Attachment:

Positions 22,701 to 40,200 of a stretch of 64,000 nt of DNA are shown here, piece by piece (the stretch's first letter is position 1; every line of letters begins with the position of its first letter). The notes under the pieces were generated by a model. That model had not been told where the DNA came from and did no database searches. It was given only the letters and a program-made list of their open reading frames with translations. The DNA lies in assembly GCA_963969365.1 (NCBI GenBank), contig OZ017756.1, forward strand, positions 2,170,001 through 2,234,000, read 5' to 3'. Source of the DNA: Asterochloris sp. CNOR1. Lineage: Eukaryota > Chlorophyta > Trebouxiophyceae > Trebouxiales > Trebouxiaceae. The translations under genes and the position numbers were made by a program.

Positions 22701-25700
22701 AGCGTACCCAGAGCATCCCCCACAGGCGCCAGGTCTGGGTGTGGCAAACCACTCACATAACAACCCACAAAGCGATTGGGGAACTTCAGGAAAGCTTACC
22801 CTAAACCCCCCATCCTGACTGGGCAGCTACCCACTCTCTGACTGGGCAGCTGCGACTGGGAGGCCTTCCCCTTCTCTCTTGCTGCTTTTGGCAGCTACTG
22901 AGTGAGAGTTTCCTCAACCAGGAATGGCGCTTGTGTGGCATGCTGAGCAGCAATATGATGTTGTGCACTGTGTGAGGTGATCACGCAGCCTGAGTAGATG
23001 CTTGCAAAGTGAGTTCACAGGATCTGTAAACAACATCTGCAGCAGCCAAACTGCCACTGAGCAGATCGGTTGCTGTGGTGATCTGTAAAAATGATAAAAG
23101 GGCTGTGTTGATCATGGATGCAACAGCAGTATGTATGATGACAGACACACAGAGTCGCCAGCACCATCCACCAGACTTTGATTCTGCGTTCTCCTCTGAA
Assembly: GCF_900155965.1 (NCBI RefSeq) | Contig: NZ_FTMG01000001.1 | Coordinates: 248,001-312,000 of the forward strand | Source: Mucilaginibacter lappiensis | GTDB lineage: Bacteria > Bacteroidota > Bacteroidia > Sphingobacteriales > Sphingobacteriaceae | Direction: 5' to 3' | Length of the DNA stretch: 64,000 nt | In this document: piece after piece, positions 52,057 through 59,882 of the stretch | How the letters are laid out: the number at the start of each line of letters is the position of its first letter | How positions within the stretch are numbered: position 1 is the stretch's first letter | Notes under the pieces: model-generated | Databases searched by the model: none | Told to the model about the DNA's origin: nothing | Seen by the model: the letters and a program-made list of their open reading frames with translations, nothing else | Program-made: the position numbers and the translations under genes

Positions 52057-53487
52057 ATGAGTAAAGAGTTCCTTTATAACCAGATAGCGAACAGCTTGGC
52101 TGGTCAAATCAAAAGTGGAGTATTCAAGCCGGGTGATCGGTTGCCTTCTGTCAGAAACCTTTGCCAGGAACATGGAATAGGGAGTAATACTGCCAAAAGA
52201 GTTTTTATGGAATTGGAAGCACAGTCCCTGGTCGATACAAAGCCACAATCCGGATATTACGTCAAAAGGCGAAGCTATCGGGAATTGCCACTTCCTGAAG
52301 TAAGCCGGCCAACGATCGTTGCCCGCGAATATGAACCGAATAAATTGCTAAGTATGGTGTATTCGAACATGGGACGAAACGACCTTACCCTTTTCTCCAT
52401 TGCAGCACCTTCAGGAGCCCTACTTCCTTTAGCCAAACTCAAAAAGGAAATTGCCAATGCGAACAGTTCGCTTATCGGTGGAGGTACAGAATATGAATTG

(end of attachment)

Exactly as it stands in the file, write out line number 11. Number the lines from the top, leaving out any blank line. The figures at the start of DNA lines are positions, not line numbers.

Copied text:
52101 TGGTCAAATCAAAAGTGGAGTATTCAAGCCGGGTGATCGGTTGCCTTCTGTCAGAAACCTTTGCCAGGAACATGGAATAGGGAGTAATACTGCCAAAAGA